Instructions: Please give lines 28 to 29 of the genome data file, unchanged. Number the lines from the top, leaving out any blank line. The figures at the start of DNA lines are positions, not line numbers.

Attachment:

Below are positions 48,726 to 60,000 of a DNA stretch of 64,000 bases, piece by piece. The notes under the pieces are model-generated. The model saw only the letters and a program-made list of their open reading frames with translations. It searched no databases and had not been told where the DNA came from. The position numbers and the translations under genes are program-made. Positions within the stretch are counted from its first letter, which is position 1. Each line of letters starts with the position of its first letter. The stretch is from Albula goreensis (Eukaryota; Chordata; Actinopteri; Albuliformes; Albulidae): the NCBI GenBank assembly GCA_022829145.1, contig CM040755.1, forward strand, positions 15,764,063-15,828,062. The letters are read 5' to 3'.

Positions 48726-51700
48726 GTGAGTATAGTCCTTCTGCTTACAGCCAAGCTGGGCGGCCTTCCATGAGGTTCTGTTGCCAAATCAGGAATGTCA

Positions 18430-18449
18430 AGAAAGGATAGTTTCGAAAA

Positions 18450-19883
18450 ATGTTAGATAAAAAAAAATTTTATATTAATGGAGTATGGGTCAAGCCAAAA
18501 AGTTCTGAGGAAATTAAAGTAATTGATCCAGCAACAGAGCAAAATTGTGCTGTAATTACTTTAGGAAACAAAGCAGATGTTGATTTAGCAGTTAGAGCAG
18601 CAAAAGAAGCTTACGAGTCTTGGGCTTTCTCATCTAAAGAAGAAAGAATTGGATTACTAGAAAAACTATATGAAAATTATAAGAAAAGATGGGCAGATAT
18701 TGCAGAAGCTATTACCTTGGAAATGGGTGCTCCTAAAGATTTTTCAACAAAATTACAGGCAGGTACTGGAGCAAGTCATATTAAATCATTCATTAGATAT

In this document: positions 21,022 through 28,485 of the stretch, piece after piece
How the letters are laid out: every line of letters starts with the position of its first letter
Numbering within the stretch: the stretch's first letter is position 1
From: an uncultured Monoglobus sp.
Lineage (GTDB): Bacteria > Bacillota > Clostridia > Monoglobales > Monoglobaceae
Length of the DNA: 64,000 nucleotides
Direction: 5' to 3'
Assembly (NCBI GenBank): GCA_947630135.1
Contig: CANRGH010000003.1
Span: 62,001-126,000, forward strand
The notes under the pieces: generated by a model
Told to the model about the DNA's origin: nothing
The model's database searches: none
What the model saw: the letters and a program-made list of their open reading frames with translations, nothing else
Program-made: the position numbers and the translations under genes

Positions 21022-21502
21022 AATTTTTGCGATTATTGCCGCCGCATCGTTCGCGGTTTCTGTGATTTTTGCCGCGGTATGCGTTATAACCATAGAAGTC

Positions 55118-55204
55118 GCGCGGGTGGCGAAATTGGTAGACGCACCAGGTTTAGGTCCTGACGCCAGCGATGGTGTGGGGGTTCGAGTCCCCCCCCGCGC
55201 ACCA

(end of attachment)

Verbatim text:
Positions 55118-55204
55118 GCGCGGGTGGCGAAATTGGTAGACGCACCAGGTTTAGGTCCTGACGCCAGCGATGGTGTGGGGGTTCGAGTCCCCCCCCGCGC